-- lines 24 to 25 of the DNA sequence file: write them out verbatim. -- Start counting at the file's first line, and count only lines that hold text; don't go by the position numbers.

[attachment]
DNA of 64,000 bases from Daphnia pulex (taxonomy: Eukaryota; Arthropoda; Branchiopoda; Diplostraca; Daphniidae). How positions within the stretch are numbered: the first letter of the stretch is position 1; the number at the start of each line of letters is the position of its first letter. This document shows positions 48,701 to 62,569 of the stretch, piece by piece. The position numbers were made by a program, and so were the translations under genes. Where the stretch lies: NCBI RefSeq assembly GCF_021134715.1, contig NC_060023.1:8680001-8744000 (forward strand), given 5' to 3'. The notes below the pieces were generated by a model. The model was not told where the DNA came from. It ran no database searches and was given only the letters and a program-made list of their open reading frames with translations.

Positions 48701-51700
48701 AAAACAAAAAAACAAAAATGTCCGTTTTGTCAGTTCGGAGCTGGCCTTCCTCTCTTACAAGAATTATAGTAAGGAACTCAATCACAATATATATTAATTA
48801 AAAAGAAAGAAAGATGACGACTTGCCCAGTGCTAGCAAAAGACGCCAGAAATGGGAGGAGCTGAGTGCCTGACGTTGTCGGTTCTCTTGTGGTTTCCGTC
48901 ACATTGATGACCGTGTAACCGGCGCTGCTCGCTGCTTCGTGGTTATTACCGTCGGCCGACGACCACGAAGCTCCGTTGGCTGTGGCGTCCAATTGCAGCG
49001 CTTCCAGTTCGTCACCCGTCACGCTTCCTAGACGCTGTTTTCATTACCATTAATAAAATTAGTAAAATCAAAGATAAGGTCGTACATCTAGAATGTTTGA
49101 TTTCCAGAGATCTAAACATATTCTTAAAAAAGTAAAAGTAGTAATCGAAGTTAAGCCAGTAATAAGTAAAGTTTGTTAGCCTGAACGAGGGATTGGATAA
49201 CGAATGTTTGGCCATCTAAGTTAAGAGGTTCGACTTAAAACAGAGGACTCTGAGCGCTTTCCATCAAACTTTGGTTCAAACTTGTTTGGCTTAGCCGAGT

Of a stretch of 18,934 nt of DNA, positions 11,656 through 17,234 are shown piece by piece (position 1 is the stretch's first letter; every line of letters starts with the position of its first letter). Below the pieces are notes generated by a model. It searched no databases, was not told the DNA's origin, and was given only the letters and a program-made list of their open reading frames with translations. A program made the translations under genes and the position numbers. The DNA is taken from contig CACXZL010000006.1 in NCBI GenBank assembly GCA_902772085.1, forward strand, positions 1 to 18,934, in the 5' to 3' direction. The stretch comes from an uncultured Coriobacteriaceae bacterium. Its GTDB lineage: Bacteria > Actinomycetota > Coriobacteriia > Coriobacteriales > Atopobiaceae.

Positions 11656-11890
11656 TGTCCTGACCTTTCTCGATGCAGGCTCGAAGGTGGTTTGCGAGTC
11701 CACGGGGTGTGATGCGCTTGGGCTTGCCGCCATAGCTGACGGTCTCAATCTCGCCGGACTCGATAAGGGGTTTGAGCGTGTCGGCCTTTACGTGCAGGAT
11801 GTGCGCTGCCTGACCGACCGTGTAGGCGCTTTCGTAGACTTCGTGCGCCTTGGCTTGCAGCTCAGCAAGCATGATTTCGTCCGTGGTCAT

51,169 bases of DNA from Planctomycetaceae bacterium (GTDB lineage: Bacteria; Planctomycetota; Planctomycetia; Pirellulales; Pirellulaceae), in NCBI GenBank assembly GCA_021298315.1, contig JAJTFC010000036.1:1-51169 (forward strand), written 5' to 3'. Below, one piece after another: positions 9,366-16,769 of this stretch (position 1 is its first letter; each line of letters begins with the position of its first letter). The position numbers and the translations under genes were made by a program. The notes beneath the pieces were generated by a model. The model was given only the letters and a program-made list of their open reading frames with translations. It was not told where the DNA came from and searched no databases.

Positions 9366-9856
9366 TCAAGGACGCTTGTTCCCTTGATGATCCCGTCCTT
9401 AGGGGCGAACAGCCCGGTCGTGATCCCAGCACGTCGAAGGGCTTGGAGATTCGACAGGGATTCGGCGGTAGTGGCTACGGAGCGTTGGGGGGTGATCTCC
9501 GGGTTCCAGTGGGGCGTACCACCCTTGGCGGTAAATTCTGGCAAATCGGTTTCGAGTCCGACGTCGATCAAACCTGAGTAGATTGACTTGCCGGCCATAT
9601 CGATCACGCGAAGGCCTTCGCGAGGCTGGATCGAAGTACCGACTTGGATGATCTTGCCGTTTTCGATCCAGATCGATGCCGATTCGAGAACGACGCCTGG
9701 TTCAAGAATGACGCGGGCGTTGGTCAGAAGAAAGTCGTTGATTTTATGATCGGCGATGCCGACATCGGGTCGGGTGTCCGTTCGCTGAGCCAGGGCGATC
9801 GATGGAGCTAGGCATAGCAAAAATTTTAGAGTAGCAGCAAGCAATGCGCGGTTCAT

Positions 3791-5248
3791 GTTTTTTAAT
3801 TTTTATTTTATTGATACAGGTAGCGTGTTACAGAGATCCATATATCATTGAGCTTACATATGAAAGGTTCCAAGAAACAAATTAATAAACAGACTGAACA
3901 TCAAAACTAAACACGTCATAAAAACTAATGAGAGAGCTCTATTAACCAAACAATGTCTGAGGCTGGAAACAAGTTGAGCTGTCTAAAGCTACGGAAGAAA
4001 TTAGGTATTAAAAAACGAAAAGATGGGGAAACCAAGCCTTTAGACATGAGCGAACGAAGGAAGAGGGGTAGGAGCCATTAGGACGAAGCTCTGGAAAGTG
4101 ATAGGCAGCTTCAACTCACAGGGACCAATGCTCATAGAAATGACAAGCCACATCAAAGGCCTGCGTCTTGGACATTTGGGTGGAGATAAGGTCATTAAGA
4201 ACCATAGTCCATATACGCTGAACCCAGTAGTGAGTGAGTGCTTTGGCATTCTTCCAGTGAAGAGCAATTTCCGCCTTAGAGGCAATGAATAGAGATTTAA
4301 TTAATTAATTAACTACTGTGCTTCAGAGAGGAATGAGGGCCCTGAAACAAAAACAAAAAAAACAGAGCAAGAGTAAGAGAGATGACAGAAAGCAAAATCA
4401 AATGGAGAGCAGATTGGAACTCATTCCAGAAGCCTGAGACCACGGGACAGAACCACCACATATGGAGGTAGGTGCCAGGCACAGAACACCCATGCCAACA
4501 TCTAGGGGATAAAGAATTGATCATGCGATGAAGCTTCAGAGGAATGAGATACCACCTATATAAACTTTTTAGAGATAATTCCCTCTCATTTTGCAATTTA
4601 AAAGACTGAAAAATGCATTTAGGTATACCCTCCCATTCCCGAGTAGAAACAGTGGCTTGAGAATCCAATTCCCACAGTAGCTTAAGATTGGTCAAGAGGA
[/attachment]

3801 TTTTATTTTATTGATACAGGTAGCGTGTTACAGAGATCCATATATCATTGAGCTTACATATGAAAGGTTCCAAGAAACAAATTAATAAACAGACTGAACA
3901 TCAAAACTAAACACGTCATAAAAACTAATGAGAGAGCTCTATTAACCAAACAATGTCTGAGGCTGGAAACAAGTTGAGCTGTCTAAAGCTACGGAAGAAA